In the late 1990’s while attending college at UW-Platteville, I was a starting mid-fielder for the women’s soccer team. To play this position you had three jobs: defense, offense, and ‘don’t stop running!’
One particular late summer during “two-a-day” practice, I absolutely thought I was going to die. The morning training session consisted of a 6-mile run through the hilly community and campus that is Platteville. The afternoon session was an intense 2-hour practice filled with sprints, and ball handling drills.
Finally, at 5 p.m., in the late afternoon sun and 90-degree heat, our coach tweeted her whistle. “Thank goodness,” I thought, “it’s over.”
Nope. Her voice then shrilled, “To the hill!”
The hill was a half mile from the practice field. There was no John Deere Gator to take us there. There was no walking to get there. We had to jog there.
Mind you this “hill” is the stuff of legends. The Chicago Bears used to have their summer training camps in Platteville. The famous Walter Payton himself even wrote about this “hill” in his book. This is the same hill that Bo Ryan, the former head basketball coach at UW-Madison, made his players run while he was the men’s head basketball coach at UW-Platteville. This hill is steep. This hill is brutal. This is a vomit-inducing hill. That afternoon we ran it TWENTY times.
While I did think I was near death in that moment, I survived. I was horrifically sore the next day. I cursed a few times under my breath at practice the next morning. But I kept going. One foot in front of the other. That’s all I could do. That was all I could control.
I think back on that two week pre-season and what I accomplished physically, mentally, and emotionally. It was that moment and that experience that instilled in me drive, desire, tenacity, toughness, and determination.
And while the hills of Platteville and a college soccer experience are quite frankly “nothing” when compared to what American agriculture is enduring today, there may be a few parallel lessons to draw when it comes to grain marketing.
1. Defensive grain marketing
Over the past few weeks, grain prices have overall, been grinding lower. Absolutely this is due to the effects of COVID-19, uncertain demand potential here in the U.S. and around the world. As I wrote about a few weeks ago, seasonally, grain prices also have a tendency to grind lower during late March and April. In times of uncertainty, more often than not, the path of least resistance for prices is lower.
Many producers likely made cash sales or implemented various put option strategies to defensively provide lower price protection in recent weeks. Looking forward, unless the USDA throws us a surprise in the April WASDE report, it seems likely that grain futures prices may continue to grind lower in the days and weeks ahead.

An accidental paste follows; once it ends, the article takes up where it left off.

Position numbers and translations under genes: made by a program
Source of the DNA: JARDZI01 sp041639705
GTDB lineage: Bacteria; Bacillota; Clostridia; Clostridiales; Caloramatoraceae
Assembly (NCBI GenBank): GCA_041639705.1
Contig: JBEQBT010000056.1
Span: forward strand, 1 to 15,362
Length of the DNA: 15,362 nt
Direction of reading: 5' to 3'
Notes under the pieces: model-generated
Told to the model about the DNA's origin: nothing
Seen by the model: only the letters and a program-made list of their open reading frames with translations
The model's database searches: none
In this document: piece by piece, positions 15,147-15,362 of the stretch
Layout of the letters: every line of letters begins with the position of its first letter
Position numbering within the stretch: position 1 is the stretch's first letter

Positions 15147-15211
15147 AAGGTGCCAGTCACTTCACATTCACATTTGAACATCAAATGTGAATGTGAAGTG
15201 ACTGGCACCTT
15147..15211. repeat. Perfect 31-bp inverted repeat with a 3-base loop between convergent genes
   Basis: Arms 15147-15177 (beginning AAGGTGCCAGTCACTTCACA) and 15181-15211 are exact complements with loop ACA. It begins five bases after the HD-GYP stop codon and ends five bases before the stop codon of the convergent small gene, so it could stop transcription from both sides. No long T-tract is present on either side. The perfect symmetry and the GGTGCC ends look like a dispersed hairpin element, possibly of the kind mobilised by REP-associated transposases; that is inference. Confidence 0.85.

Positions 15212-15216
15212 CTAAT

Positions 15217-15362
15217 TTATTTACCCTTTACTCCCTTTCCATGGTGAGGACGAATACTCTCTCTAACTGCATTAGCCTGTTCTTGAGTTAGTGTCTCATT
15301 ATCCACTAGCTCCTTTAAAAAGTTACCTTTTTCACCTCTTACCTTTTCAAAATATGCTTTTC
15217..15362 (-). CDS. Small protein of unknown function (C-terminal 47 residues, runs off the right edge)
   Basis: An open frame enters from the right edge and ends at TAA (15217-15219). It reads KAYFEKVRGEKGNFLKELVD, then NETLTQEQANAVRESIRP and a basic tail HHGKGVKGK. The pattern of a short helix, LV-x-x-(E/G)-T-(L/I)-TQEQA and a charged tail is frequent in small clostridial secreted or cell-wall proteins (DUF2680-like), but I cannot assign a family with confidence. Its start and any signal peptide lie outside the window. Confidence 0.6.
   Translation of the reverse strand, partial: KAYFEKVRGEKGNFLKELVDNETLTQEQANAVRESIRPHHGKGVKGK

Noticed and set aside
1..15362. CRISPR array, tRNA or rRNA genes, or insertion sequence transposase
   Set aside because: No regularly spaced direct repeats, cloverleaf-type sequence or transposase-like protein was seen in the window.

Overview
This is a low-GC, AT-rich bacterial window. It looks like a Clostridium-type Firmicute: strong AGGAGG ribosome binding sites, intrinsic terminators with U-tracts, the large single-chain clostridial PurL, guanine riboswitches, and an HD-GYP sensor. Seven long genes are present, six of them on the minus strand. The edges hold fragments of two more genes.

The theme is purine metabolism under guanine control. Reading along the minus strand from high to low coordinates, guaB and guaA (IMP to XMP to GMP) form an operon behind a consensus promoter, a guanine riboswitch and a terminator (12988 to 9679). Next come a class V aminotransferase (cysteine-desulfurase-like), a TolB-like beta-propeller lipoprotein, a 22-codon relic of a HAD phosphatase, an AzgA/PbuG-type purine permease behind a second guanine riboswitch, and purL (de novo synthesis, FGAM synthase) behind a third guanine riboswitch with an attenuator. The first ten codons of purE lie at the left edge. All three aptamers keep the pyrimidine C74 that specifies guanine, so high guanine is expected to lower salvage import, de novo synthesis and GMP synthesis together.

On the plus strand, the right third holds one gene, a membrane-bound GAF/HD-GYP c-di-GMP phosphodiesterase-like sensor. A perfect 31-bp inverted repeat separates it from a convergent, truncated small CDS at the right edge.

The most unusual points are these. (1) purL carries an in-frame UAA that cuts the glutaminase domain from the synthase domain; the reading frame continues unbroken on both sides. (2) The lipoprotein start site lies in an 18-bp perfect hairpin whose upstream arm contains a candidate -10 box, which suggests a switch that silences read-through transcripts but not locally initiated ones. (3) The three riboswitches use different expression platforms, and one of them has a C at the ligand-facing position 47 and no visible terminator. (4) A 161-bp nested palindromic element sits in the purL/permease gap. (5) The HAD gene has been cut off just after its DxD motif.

While you have been successfully playing defense in your marketing strategies, it is time to start thinking about scenario planning for where and when a price low might occur.
2. Offensive grain marketing
The question I’m hearing most recently is, “Will this grain price ever rally again?” The answer is yes. When, or how high is of course the question.
Remember the old saying, “low prices cure low prices.” At some point grain prices will indeed rally. There will be a weather scare. There will be a demand rush. There will be a supply fear. What you need to be thinking about now is when might that rally occur, and what will you do to take advantage of that price rally? Is it in your best interest to start thinking about re-owning grain and placing open orders to buy corn or soybean call options in the coming weeks?
Seasonally, corn and soybean futures usually find a price low during the month of May. Should prices rally, are you ready to have orders in place to be making cash sales with your grain elevator? Do you have an idea of where your cash sale price targets might be?
The May USDA WASDE report will incorporate fresh survey data from northern Midwestern states regarding their late 2019 harvested crop. What if on this report it is revealed that harvested acres were indeed less than what the current USDA estimate states? What if on that report yield is smaller than what the current USDA estimate states? What if there is a weather issue in May and we again struggle to get the crop planted this spring? Those factors would likely fuel the need to make a seasonal price rally occur!
3. Don’t stop running.
I know you’re exhausted. I hear it in your voices. I read it in your tweets. Just when you were getting over the emotional, mental, and physical exhaustion of 2019, 2020 just slapped you in the face.
Hear me now: this is your “Platteville hill climb.”
This is when you are about to find out just how tough you are. You’re gonna curse. You’re going to be angry. You might feel that you can’t go on, but believe me you will survive. Just put one foot in front of the other. Right now, that is all you can control.
Quite frankly, you need to remember that you are the best of the best in American Agriculture. And the best of the best don’t quit. They dig deeper, they keep moving, and they look ahead to better days.
Don’t give up. Keep looking for those opportunities. They will be there.
Reach Naomi Blohm: 800-334-9779 and firstname.lastname@example.org
The opinions of the author are not necessarily those of Farm Futures or Farm Progress.